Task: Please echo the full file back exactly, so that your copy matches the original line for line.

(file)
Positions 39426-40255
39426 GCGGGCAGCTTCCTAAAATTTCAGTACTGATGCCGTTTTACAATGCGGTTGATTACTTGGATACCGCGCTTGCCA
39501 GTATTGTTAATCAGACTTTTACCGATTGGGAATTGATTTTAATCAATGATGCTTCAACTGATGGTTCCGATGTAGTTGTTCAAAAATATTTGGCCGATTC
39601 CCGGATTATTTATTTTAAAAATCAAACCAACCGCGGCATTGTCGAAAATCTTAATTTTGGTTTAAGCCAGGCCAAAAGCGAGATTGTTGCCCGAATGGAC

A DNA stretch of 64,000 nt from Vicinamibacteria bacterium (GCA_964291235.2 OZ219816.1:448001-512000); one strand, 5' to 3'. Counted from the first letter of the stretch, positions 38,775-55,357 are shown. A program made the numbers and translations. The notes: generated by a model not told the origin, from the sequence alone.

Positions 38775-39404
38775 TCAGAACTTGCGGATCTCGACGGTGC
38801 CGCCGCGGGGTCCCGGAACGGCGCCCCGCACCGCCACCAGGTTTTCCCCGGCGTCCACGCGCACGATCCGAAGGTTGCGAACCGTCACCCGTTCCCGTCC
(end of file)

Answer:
Positions 39426-40255
39426 GCGGGCAGCTTCCTAAAATTTCAGTACTGATGCCGTTTTACAATGCGGTTGATTACTTGGATACCGCGCTTGCCA
39501 GTATTGTTAATCAGACTTTTACCGATTGGGAATTGATTTTAATCAATGATGCTTCAACTGATGGTTCCGATGTAGTTGTTCAAAAATATTTGGCCGATTC
39601 CCGGATTATTTATTTTAAAAATCAAACCAACCGCGGCATTGTCGAAAATCTTAATTTTGGTTTAAGCCAGGCCAAAAGCGAGATTGTTGCCCGAATGGAC

A DNA stretch of 64,000 nt from Vicinamibacteria bacterium (GCA_964291235.2 OZ219816.1:448001-512000); one strand, 5' to 3'. Counted from the first letter of the stretch, positions 38,775-55,357 are shown. A program made the numbers and translations. The notes: generated by a model not told the origin, from the sequence alone.

Positions 38775-39404
38775 TCAGAACTTGCGGATCTCGACGGTGC
38801 CGCCGCGGGGTCCCGGAACGGCGCCCCGCACCGCCACCAGGTTTTCCCCGGCGTCCACGCGCACGATCCGAAGGTTGCGAACCGTCACCCGTTCCCGTCC